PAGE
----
At the time of his first marriage, Henry would have been seen as very unlikely to gain ducal power. Hatheburg was thus a good match, as she brought with her lands in and around Merseburg, providing Henry with sources of wealth and power. Whatever the circumstances of their marriage, it followed the accepted pattern of a high-status, political marriage in the tenth century.
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After they returned to Saxony from the west, Henry and Mathilda traveled around the kingdom, visiting various cities throughout the duchy. Without extensive institutions or bureaucracies to aid in governing, early medieval kings had to make their presence known to reaffirm their rule by constantly traveling to various points in the realm. Mathilda does not appear at all; even the births of two of her children, Otto and Gerberga, known to have occurred in this period, receives no mentioned until later in the texts.
Once Henry became king, he subjected other nations, including the Danes, Slavs, Bohemians, and Bavarians, to his rule.
War was an instrument by which kings proved their ability to lead. Public displays took other forms, as well. Victorious in his campaigns, Henry gave thanks to God by building churches and doing good deeds, as Widukind had done. Much of this image of Mathilda as queen wife was formulaic, culled from other sources to build an idealized picture especially hagiographic in style. If she went away without having been heard, provoked by public opinion, the king silently groaned to himself, because he was upset in not fulfilling her wish.
Intercession on the behalf of others was a common hagiographic theme. But these observations do not rule out the possibility that Mathilda really was active in this way. Mathilda herself was closely connected to the religious aspects of rule; she had no official political role in the realm. A queen was a visible symbol of her family in a society where wealth and power were measured by their visual expression. Displays of wealth could involve wearing fine clothing and jewelry, but also largesse to the less fortunate, the granting of goods and lands, and the building of palaces and church foundations.
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The authors emphasized that Mathilda was, however, not prideful: she went out in public adorned with gems and silk, but inwardly she bore the more precious decoration, a heart agreeable to God. While this council of men indicated the significance of this convent, it also served to deflect criticism. Transferring the highest-ranking noble women to Quedlinburg granted it instant status and promoted immediate allegiance of their parents and relatives to the king and queen.
Founding a royal monastery accomplished far more than just building a house of prayer to God. Aside from true religious sentiments, such activities expanded economic resources and political control.
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Shortly before his death, Henry called another council to determine which of his sons should succeed to the kingship. Having his body transferred to Quedlinburg from Memleben, where he had died, was reminiscent of translating holy relics to a monastery. Directly after his interment, Mathilda established a cult for his memory. When Henry refused the sacral blessing of his kingship in , he also denied it to his wife.
She was thus an unconsecrated queen, facing a daughter-in-law not only of royal birth, but also possibly anointed and crowned. Edith, however, had to live for seven years in the Saxon realm as princess, not queen. The conflict over the change in power roles escalated with the competition of sorts between Mathilda and the new ruling royal couple over their respective monastic foundations. Mathilda founded the convent Quedlinburg in commemoration of her husband Henry in Just a year later, Edith and Otto founded the convent of St. There is less information about the relationship between Mathilda and her second daughter-in-law, but Mathilda was surely aware of the disparity in their background and status, especially after Otto and Adelheid were crowned emperor and empress together in Rome in Mathilda was conscious of her own status as queen, and behaved in ways appropriate to that position.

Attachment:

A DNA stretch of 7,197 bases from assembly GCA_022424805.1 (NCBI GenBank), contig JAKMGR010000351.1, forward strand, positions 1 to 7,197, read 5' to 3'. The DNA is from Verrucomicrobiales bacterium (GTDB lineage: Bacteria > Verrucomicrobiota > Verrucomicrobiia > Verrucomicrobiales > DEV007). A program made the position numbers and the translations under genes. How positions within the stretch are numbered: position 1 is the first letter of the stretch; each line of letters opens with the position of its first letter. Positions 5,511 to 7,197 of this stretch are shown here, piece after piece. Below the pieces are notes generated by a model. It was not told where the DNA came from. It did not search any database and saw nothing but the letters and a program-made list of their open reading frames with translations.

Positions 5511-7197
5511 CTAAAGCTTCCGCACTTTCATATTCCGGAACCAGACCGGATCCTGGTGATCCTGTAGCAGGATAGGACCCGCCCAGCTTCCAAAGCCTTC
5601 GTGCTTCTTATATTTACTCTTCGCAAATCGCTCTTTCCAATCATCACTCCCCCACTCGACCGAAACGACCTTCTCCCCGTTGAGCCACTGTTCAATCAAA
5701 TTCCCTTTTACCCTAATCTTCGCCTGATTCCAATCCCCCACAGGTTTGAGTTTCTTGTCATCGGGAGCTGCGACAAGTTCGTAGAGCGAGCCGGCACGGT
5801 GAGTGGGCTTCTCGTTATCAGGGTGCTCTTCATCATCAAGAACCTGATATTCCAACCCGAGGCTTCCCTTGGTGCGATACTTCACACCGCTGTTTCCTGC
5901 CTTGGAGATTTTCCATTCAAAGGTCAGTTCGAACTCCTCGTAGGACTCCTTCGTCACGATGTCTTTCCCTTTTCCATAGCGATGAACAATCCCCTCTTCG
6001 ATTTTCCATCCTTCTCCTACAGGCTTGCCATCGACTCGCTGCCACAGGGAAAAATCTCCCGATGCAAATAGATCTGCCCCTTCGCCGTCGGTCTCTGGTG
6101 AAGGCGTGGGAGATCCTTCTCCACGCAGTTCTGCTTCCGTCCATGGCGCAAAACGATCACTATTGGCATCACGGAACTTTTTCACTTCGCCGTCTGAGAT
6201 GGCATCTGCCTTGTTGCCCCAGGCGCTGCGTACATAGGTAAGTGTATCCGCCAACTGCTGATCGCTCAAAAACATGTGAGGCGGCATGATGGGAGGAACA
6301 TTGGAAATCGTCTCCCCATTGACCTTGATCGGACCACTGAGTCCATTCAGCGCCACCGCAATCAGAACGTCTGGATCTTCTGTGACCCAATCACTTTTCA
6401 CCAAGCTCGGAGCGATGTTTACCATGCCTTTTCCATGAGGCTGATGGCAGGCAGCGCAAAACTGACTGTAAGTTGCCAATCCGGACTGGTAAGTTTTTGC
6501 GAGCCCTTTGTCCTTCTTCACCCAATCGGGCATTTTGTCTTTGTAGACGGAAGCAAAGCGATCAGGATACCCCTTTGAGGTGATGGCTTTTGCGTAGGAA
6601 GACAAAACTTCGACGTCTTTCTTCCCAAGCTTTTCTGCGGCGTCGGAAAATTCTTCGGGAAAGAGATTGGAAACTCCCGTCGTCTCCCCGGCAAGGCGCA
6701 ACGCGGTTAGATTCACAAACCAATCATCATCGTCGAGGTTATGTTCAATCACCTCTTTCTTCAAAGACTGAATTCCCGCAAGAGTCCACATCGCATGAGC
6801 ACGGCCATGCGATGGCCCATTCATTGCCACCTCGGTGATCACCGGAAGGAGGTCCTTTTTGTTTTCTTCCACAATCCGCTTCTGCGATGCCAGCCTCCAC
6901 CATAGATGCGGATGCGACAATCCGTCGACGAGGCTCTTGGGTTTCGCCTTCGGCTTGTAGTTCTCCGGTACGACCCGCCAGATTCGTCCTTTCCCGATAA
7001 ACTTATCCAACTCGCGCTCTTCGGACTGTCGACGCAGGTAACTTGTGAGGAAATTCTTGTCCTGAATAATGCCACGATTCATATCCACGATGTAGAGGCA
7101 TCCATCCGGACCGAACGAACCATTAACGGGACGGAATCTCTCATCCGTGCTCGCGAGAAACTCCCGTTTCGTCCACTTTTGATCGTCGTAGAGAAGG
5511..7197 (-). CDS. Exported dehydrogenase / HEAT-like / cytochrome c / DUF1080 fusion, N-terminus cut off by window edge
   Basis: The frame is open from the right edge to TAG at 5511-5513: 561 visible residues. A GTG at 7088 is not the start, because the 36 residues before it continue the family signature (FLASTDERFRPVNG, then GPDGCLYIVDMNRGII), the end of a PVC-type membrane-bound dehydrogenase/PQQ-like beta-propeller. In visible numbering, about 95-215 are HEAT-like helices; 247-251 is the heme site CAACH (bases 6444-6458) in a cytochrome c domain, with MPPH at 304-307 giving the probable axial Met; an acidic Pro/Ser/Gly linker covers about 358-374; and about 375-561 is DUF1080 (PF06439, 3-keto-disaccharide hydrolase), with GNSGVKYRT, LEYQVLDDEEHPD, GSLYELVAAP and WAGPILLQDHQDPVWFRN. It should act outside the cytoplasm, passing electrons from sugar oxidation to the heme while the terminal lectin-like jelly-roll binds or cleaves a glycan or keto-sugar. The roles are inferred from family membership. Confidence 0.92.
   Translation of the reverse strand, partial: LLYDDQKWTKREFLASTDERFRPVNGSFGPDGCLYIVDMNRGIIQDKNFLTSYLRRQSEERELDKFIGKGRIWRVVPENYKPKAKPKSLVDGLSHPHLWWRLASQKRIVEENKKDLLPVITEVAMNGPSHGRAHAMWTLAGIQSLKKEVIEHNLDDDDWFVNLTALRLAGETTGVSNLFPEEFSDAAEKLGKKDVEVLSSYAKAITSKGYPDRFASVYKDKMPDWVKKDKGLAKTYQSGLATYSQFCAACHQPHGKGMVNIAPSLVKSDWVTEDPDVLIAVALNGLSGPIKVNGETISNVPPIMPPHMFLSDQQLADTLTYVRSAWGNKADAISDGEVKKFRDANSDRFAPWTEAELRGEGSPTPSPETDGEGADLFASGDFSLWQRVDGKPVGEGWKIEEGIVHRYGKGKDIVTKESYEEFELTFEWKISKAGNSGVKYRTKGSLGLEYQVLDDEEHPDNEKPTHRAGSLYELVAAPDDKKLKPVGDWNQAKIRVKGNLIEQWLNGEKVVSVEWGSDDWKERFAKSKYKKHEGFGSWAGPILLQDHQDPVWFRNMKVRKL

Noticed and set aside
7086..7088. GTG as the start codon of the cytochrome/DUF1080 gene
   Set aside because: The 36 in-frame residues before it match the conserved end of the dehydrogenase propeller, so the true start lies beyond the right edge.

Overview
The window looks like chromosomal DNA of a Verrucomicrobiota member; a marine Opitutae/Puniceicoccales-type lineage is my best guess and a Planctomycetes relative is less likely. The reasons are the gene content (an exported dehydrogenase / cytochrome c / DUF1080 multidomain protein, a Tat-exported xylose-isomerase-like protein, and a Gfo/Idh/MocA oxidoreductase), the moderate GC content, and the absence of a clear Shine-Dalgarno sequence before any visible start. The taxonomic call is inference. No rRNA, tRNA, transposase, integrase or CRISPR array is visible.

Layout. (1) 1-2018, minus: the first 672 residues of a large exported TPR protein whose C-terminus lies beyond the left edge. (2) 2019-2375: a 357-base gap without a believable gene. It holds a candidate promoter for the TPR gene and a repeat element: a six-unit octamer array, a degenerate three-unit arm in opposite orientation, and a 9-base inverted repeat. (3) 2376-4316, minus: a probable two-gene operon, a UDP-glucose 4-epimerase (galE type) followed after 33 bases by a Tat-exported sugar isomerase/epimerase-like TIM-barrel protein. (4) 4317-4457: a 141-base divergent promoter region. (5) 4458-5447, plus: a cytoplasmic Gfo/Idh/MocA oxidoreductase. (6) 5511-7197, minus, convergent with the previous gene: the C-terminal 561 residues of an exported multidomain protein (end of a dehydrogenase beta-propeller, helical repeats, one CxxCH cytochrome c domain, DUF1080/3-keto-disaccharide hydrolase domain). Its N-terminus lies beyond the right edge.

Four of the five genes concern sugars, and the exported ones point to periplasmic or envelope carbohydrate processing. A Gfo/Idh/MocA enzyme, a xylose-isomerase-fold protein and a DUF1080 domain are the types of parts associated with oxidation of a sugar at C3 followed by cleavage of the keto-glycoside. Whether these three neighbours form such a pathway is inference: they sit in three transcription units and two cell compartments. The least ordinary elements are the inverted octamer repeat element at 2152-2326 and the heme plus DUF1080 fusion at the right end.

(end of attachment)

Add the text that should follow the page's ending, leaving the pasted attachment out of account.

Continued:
In this regard, the Widukind anecdote discussed above takes on additional meaning. Widukind not only legitimized the Ottonians by making them equal to Charlemagne and the Carolingians, he legitimized Mathilda herself. Nor did she marry royalty. Thus she herself, as well as other members of the royal family, may have felt vulnerable about her status.
No longer actively ruling as queen, Mathilda had to find new ways to maintain her power within the family, a challenge sharpened by the apparent conflict between her and the new ruling couple. As dowager, Mathilda retained the title of queen. She devoted herself to her monastic foundations and to the commemoration of and prayer for her family members, dead and alive. In choosing these activities, Mathilda assumed a new role, carving out specific duties for herself as dowager queen.
As mentioned above, it gave her a continued role in the kingdom by pursuing individually what she and her husband had done together. As this was an accepted activity for high-ranking noble women, Mathilda could gain support for such endeavors. She chose not to retire to a monastery, as widows often did, but the monastic houses provided her with a place of refuge, if necessary. Endowing monasteries required wealth and land. Ownership of land, in turn, brought additional economic resources and power. That Mathilda owned so much land thus made her a key player in the kingdom.
Mathilda had inherited lands in the western parts of the realm from her father, including Enger. Direct ownership of land provided a means of economic support, as well as political power, and was thus crucial for Ottonian rule. Lands housing religious institutions in particular formed the basis of economic, governmental, and military support for the royal house. In exchange for grants of immunity which released them from local jurisdiction, lay and episcopal communities of institutions supported the king and his entourage physically by providing hospitality and material goods.